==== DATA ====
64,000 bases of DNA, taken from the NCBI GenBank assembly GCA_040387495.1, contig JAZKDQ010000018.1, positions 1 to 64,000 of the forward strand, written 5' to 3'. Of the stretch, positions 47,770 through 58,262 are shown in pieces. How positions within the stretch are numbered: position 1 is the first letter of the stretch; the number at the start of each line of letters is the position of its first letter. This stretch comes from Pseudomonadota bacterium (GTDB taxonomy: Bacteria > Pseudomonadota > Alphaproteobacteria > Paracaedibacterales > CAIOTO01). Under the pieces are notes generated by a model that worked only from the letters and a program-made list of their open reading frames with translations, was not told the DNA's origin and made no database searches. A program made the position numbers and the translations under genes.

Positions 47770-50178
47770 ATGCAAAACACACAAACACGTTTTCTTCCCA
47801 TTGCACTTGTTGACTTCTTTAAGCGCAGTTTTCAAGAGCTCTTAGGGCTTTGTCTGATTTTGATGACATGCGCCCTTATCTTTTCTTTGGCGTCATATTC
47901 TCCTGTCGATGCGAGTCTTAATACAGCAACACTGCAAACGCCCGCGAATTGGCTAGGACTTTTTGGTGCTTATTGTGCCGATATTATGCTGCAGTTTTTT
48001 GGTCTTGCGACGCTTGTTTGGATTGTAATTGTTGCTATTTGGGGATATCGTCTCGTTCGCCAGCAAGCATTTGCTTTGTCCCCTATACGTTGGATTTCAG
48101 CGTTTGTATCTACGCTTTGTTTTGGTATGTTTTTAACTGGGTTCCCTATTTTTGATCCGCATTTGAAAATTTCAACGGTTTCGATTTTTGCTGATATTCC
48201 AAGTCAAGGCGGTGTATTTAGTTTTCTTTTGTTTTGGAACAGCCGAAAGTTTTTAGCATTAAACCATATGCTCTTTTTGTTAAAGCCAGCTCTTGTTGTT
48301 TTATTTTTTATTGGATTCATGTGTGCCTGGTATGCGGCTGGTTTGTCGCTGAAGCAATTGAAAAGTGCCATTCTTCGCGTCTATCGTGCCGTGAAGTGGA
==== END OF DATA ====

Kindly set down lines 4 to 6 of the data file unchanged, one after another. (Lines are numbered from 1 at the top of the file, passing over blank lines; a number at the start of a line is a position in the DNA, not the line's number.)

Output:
47801 TTGCACTTGTTGACTTCTTTAAGCGCAGTTTTCAAGAGCTCTTAGGGCTTTGTCTGATTTTGATGACATGCGCCCTTATCTTTTCTTTGGCGTCATATTC
47901 TCCTGTCGATGCGAGTCTTAATACAGCAACACTGCAAACGCCCGCGAATTGGCTAGGACTTTTTGGTGCTTATTGTGCCGATATTATGCTGCAGTTTTTT
48001 GGTCTTGCGACGCTTGTTTGGATTGTAATTGTTGCTATTTGGGGATATCGTCTCGTTCGCCAGCAAGCATTTGCTTTGTCCCCTATACGTTGGATTTCAG